First Advisor

Hunter Shobe

Date of Award


Document Type


Degree Name

Bachelor of Science (B.S.) in Environmental Studies and University Honors


Environmental Studies


Refugees -- Housing -- Oregon -- Portland, Refugees -- Oregon -- Portland -- Social conditions, Immigrants -- Housing -- Oregon -- Portland, Immigrants -- Oregon -- Portland -- Social conditions, Place (Philosophy), Place attachment, Housing -- Prices, Cost and standard of living




This research highlights the impact that rising rent prices have on refugees' sense of place in Portland. The majority of Oregon’s refugee population arrive in Portland, the fourth fastest gentrifying city in the United States. Refugees receive eight months of financial assistance upon arrival, an average of $339 per month. Employees from the Immigrant Refugee Community Organization were interviewed including refugees, an asylee, and immigrants from Bhutan, Myanmar/Burma, Chad, Iraq, and Somalia. One employee from Catholic Charities was interviewed. Positive perceptions include natural amenities, that it is considered safe and small, the progressive political climate, and community presence & support. They all said they would stay as long as they could afford to, indicating they had developed an attachment to place. Negative themes found include gentrification, racism, and displacement. Many of the refugees moved to rural areas that are conservative, leaving them isolated from their communities, distanced from resources and potentially more likely to experience racism under the current conservative anti-immigration administration. Policy considerations generated by interviewees and organizations that are currently working to address these issues were discussed. Further work should be done to determine how refugees can be supported. The recommendations resulting from this study are increased resources towards refugee housing stability and affordability at the municipal, regional and federal level.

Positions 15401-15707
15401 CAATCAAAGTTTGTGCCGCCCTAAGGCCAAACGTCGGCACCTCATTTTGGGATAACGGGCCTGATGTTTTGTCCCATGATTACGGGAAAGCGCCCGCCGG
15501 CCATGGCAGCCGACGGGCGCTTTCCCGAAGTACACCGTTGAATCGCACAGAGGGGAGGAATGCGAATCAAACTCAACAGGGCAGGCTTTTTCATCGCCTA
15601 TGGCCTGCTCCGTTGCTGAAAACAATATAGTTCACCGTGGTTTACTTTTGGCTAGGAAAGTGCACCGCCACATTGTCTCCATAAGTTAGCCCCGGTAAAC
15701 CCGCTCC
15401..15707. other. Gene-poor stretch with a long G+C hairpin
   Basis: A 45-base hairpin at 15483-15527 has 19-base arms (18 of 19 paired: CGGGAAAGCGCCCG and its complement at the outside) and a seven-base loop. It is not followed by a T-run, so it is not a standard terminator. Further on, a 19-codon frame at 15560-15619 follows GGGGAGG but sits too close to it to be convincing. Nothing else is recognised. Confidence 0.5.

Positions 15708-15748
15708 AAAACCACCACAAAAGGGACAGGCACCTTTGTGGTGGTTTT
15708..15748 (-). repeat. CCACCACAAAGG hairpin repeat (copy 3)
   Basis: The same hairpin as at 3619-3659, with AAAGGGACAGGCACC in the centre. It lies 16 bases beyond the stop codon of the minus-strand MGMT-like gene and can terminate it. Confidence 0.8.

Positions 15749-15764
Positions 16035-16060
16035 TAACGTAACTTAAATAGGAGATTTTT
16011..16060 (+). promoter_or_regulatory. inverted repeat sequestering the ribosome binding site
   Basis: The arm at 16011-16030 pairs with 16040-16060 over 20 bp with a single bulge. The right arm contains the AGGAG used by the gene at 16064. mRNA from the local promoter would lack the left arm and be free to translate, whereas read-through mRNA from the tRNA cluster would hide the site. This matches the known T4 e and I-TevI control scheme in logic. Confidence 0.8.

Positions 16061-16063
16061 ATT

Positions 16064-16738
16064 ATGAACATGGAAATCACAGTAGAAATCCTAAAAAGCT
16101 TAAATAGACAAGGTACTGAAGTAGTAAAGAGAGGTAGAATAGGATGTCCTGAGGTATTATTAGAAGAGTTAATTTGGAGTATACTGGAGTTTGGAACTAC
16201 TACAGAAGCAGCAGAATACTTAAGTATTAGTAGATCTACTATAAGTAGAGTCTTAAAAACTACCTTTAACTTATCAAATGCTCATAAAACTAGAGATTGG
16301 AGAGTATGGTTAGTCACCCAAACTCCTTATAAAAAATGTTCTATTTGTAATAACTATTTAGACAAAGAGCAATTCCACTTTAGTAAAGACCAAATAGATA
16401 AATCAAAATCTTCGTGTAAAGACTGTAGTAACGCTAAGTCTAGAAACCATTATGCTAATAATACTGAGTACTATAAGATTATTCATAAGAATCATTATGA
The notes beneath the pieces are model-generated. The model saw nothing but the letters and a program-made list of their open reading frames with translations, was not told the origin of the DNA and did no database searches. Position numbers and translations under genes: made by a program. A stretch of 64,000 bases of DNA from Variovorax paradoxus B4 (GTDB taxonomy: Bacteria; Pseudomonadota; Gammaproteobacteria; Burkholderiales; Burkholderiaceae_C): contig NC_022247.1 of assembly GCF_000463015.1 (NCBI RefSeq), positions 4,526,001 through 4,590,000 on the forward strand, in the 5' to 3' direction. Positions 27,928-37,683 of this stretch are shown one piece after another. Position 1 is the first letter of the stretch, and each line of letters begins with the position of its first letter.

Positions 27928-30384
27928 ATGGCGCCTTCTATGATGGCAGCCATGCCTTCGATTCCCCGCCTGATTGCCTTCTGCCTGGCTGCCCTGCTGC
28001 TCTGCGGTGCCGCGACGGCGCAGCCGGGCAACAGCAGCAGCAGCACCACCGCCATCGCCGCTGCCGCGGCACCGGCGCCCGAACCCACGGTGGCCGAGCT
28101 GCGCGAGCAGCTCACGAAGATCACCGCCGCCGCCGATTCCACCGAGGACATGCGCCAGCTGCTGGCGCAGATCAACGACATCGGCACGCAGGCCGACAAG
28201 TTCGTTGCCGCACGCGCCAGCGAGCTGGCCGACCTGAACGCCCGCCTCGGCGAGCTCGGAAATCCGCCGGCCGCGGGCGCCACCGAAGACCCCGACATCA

In Copyright. URI: This Item is protected by copyright and/or related rights. You are free to use this Item in any way that is permitted by the copyright and related rights legislation that applies to your use. For other uses you need to obtain permission from the rights-holder(s).

Persistent Identifier